The French expect their teachers to be knowledgeable but also enthusiastic, and willing to adapt to their teaching preferences and systems. Having more qualifications and experience won’t necessarily mean you get paid more, either. Also, many schools now prefer freelance teachers to support and supplement their local tuition, rather than advertising for full-time TEFL positions.

Read on to discover more about the different types of teaching jobs available in France.

TAPIF programme and how to apply

The most straightforward way for an American to get a job teaching in France is through TAPIF, also known as the Teaching Assistant Program in France. TAPIF places Americans (between the ages of 20-35) as teaching assistants in elementary and secondary schools throughout France on 7-month contracts. 

TAPIF is an incredibly popular programme for teaching English abroad and, with only 1000 places each year, it can be very competitive. To apply for a place, you’ll need to be able to show that you meet the following requirements: 

  • Be an American citizen between the age of 20-35
  • Have a degree (or currently studying towards your diploma) 
  • Demonstrate a proficient level of French (equivalent to level B1 on the European Framework of Reference for Languages)
  • Have previous teaching experience and/or experience working with young learners
  • TEFL qualification (while not a strict requirement, this can improve a candidate’s chance of being accepted. 

The application process is fairly straightforward, with the application window closing in January and successful teachers being notified in April each year. You’ll submit your documents – including proof of your studies, French-language abilities and any experience – via the TAPIF Program online portal, with a one-off fee of $80.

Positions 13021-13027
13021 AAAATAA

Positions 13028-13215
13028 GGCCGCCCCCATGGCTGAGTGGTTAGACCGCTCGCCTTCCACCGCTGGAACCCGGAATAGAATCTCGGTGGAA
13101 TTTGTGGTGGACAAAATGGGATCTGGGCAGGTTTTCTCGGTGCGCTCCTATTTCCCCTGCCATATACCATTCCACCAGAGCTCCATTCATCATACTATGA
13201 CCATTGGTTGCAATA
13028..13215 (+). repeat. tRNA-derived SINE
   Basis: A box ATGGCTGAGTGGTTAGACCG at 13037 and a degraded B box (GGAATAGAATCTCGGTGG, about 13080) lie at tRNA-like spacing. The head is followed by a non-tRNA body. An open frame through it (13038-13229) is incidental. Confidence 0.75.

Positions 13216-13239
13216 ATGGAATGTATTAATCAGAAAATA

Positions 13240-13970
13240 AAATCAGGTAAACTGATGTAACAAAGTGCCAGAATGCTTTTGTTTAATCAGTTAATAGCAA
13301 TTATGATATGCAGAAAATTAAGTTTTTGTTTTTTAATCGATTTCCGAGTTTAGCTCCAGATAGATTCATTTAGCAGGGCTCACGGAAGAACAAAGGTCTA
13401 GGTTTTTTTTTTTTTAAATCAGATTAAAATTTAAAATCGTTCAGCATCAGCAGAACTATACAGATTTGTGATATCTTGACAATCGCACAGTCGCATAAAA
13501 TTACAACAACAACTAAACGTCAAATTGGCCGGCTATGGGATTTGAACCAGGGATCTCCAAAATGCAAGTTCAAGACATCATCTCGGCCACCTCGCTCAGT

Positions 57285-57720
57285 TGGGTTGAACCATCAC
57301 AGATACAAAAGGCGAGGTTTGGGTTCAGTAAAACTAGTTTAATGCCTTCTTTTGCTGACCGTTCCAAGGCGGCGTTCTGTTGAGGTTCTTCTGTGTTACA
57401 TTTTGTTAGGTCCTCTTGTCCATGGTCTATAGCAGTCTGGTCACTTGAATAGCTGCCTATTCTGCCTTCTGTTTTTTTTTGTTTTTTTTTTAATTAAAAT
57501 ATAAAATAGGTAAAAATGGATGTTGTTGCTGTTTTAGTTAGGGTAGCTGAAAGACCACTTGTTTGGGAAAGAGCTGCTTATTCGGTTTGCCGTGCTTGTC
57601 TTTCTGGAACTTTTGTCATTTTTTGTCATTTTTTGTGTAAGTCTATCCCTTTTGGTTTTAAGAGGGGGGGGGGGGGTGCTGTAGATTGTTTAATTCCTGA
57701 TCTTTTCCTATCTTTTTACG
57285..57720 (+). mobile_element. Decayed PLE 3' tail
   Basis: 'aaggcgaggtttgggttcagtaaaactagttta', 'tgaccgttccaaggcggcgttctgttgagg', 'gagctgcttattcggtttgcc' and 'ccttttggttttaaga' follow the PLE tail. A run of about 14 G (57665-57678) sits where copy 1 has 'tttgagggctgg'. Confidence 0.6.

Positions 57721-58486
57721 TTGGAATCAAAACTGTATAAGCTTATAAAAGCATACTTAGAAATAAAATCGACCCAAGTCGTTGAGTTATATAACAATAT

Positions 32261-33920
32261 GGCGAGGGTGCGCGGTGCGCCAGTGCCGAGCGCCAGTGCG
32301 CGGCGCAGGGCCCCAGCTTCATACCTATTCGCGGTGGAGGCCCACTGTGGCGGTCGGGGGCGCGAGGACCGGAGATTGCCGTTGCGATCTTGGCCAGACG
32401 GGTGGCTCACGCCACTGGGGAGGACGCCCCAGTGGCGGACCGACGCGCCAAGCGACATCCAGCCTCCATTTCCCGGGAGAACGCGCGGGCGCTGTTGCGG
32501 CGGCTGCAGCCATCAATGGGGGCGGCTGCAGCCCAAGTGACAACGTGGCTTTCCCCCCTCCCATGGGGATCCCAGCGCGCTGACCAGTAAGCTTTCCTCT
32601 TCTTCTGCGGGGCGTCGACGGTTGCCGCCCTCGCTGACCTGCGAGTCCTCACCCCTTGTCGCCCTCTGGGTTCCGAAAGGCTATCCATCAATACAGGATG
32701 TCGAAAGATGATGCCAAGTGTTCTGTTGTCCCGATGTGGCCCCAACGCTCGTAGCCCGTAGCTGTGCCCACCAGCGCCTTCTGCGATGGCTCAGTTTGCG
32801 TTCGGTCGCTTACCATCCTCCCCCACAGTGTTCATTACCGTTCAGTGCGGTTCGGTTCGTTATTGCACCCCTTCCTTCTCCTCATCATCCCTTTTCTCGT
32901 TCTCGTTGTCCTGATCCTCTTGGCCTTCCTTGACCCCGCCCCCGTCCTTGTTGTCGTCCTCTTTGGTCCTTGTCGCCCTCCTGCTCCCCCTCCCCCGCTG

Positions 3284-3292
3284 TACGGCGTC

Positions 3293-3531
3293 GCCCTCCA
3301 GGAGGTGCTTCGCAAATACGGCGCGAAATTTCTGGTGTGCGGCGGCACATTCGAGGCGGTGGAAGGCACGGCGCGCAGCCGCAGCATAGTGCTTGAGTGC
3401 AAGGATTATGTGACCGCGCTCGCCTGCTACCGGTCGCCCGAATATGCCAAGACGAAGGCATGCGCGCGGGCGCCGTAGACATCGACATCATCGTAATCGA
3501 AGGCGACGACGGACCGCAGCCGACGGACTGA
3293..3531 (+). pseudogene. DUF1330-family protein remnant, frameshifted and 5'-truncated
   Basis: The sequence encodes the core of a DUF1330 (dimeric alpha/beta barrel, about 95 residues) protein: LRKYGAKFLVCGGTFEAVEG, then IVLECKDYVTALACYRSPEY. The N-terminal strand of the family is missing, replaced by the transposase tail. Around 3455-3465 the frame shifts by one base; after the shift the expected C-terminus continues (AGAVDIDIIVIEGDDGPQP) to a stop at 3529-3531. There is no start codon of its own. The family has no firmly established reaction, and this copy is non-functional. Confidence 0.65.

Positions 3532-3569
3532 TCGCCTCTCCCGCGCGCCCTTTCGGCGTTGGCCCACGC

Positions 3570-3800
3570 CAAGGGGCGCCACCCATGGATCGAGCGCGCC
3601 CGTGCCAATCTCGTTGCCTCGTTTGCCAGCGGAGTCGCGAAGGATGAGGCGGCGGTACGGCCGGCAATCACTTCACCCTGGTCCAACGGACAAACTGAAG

Those who are successful will start in October of that year and work until April the following year. TAPIF teachers receive a monthly stipend of €790 (£667/$845) as well as healthcare. Housing is not covered by the TAPIF programme, although some host schools do help their teachers to find appropriate housing nearby. 

Frequently Asked Questions

  • Q. Is teaching a good career in France?

    Teaching English in France can be an incredibly rewarding experience! Not only will you have the chance to immerse yourself in French culture – from world-renowned food and wine to history, art and fashion – you’ll also be helping your French students to gain the English skills they need for business, tourism and studying abroad. 

  • Q. Is there a demand for English teachers in France?

    While not always the case, English is now an incredibly sought-after skill to have in France, which means that English teachers (especially those from native-speaking countries) are in high demand throughout the country. 

  • Q. What are the requirements to be an English teacher in France?

    The requirements to teach English in France vary between different locations, employers and schools but generally, you’ll need a TEFL certification with a minimum of 120 hours. Some schools, particularly private and international institutes, will also look for a degree, experience and a teaching qualification from your home country. 

  • Q. How much do English teachers get paid in France?

    How much you can make as an English teacher in France will depend on your qualifications, experience and where you choose to work. However, most people who teach abroad in France make an average salary of between €1,000 – €2,000 (£926 – £1,852/$1,082 – $2,164) per month.